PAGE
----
Less than a week before the killings on the Patuca River, the New York Times ran a story datelined “Forward Operating Base Mocoron, Honduras”, which reported that “The United States military has brought lessons from the past decade of conflict to the drug war being fought in the wilderness of Miskito Indian country….”
The Times reported that Mocoron was one of three “forward operating bases” set up by the US military, drawing on “hard lessons learned from a decade of counterinsurgency in Afghanistan and Iraq, where troops were moved from giant bases to outposts scattered across remote, hostile areas so they could face off against insurgents.”
Honduras was already the site of the largest US military deployment in Latin America—Joint Force Bravo, consisting of some 600 troops headquartered at the Soto Cano air base, commonly referred to a Palmerola.
Honduras is one of only two Latin American nations that have seen increased US military spending over the past two years. The other is Mexico, where, under the 2008 Merida Initiative, Washington has committed to providing arms, training and “advisers” to prosecute Mexico’s militarized drug war, which has claimed more than 50,000 lives over the past five and a half years.
In addition to expanding the main base at Soto Cano and setting up the three “forward operating bases” at Mocoron, Naco and Aguacate, the Pentagon is also preparing to set up a major radar station in northeastern Honduras, ostensibly for the purpose of tracking drug planes.
The US military previously had a radar base in the country in the 1980s, when Honduras served as the base of operations for the CIA-directed “contra” war against Nicaragua as well as counter-insurgency operations in El Salvador, which together claimed the lives of tens of thousands of Central Americans.
In fiscal 2011, the Pentagon increased its spending on military contracts by 71 percent over the previous year, according to figures compiled by the pacifist Fellowship for Reconciliation, reaching nearly $54 million.
This escalating US military presence is bound up with the Obama administration’s indispensable role in propping up the regime that took power in June 2009 with the military overthrow of Honduras’s elected president Manuel Zelaya and his forced exile from the country. Washington brokered the deal that led to elections held under the auspices of the coup regime, bringing the right-wing president Porfirio Lobo to power. Those who staged the coup, subsequently carrying out killings, torture and thousands of illegal detentions, have enjoyed complete impunity, while wholesale attacks on democratic and social rights continue unabated.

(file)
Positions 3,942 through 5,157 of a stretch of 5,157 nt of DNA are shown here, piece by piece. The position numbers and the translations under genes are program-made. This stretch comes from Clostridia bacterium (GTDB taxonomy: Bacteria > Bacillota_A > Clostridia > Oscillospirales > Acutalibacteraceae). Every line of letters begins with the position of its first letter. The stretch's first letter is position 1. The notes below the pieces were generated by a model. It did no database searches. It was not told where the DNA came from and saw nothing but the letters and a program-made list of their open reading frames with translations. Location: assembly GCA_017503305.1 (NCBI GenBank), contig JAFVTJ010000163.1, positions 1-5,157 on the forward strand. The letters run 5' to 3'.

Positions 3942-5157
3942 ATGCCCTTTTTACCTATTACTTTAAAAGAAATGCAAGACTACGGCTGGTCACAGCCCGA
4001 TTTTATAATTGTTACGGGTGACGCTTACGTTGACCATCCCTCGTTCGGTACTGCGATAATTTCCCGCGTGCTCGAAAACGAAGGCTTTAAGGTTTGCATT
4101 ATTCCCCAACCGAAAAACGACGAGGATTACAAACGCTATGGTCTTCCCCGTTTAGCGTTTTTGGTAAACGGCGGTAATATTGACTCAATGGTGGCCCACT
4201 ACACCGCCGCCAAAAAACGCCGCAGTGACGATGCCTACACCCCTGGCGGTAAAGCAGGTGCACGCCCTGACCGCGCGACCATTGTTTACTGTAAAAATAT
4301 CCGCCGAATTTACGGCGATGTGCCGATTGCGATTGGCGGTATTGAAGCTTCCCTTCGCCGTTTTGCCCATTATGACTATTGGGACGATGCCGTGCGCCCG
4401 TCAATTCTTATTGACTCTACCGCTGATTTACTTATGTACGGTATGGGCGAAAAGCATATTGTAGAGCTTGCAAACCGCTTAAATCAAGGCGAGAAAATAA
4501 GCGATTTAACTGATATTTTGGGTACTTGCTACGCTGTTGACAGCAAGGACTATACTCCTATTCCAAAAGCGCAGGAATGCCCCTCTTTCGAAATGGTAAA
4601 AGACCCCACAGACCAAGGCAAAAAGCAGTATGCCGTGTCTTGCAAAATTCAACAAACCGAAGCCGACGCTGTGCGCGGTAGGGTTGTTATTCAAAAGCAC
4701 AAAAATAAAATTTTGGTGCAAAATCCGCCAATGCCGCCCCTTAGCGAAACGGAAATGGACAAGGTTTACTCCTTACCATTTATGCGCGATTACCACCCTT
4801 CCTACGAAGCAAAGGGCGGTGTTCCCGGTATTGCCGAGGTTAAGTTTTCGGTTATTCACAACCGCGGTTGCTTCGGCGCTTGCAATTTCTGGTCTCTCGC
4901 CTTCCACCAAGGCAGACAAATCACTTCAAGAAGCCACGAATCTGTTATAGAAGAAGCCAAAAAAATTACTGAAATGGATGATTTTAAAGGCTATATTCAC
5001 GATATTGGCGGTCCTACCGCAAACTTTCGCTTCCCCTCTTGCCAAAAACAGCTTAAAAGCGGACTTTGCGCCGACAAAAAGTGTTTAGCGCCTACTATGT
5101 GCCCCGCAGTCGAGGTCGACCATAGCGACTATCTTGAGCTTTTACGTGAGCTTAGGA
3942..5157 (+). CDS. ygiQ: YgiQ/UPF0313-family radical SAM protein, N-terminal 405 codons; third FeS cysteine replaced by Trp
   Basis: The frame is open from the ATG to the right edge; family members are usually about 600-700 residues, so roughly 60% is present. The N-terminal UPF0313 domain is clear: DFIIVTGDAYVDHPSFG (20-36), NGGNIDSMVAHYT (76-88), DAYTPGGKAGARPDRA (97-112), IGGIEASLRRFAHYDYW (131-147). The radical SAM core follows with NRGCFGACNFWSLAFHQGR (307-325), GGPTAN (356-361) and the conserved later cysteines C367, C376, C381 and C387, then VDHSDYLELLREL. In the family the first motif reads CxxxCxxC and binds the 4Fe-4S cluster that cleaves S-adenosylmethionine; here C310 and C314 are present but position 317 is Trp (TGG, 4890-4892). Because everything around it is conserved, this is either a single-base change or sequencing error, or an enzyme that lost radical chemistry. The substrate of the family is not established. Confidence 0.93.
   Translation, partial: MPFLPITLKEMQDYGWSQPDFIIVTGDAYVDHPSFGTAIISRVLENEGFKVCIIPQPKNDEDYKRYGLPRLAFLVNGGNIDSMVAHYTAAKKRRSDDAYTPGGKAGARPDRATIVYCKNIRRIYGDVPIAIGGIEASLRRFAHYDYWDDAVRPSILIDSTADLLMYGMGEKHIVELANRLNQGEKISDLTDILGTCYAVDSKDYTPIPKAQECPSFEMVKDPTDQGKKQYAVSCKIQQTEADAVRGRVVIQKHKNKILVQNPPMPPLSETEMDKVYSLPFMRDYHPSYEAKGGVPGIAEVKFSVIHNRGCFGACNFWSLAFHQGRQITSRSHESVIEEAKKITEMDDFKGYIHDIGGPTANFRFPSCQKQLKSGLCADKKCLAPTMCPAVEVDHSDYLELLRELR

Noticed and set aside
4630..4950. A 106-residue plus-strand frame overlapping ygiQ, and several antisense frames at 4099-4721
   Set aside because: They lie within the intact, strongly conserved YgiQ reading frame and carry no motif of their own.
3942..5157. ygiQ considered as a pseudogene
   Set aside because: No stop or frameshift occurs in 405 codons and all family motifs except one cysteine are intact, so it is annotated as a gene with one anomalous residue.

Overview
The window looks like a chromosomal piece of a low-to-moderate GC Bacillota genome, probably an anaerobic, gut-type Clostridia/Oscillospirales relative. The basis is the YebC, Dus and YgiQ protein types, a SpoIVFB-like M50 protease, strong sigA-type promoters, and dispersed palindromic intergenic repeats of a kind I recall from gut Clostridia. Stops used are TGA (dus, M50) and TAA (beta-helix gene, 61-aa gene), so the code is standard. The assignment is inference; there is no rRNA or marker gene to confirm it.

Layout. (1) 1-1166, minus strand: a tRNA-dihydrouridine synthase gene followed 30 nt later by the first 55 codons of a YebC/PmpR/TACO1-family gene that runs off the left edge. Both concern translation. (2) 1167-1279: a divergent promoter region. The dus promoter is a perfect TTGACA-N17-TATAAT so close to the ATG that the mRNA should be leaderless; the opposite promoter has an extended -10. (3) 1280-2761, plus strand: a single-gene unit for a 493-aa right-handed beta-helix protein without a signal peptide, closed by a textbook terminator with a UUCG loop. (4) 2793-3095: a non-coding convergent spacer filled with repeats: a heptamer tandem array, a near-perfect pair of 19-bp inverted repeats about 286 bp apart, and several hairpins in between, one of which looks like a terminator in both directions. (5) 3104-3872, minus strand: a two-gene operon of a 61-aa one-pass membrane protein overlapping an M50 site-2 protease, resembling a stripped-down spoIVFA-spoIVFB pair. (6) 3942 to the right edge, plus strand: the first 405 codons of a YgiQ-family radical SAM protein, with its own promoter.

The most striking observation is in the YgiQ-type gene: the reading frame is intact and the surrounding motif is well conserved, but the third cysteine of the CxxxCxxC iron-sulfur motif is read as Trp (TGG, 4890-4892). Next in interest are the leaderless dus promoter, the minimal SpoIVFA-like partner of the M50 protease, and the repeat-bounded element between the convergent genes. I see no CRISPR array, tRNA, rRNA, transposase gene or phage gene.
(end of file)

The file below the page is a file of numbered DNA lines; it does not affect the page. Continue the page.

Since Lobo took office, 23 Honduran journalists have been murdered, the latest being Alfredo Villatoro, the news director for HRN, one of the country’s principal radio stations, whose body was found one week after he was kidnapped on May 9. His was the second murder of a journalist just in the last 11 days. The wave of violence unleashed against peasants, workers, political activists and human rights advocates after the coup has also continued.
The right-wing and repressive government defends the interests of an oligarchy of financiers, industrialists and big landowners as well as those of the transnational corporations, against an impoverished and restive population. Honduras is Latin America’s second-poorest country after Haiti. With a total population of a little over 8 million, it has close to a million young people who are unable to find work or attend school, while the unemployment rate as a whole hovers at around 30 percent and 60 percent of the population lives in poverty.
These conditions are the legacy of more than a century of semi-colonial oppression of Honduras by US imperialism. Now, under Obama, Washington is seizing on the “drug war” as the means of reasserting its dominant role in the country and turning it into a base of military operations throughout the region.